Although I had started to return to doing some work at the restaurant, I still didn’t have the energy or mental capacity to cope with it, especially when it was busy. I couldn’t carry things properly and had residual physical and mental effects as outlined by the doctors. So, we stopped for 6 weeks and closed as per most businesses. I rested, did some yoga and got back to exercising more regularly. I felt better and didn’t do much else apart from reflecting, a little training and jotting down some ideas alongside a little binge-watching Disney+ and Netflix.
In May, we re-opened for takeaway and delivery (guests were not allowed in the restaurant at this point) and I was back on-site 7-days a week. A lot of the time was spent sitting at the bar reading, writing, catching up with some administration, but it was back on the same old hamster wheel. I did a lot more reflecting.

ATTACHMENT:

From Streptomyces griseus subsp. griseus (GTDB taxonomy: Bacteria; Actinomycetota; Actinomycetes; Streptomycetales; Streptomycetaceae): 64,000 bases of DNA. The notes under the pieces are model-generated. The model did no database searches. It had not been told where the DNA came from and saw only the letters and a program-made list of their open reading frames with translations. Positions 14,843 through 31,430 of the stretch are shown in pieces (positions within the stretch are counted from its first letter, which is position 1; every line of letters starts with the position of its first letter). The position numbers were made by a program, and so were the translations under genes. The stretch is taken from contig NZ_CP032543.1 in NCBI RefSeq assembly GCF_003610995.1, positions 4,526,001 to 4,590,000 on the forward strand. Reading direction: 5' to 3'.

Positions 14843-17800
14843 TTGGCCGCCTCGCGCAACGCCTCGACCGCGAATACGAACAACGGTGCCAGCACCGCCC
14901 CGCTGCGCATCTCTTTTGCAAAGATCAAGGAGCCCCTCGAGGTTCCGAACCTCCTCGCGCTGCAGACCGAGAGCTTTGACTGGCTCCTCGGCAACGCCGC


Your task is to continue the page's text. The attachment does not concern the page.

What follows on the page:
Then July 4th rolled in and we could have guests indoors again. It started to get busier, but nothing crazy. Staff levels were low so we were often stretched and that meant pressure for me which I was advised to avoid. In August, the UK government ran a scheme to encourage guests back in restaurants by subsidising meals. It was highly successful and insanely busy. More stress and pressure.
I started taking a little time out, as per the doctor’s advice and, slowly, rediscovered an essential element of life – downtime and thinking.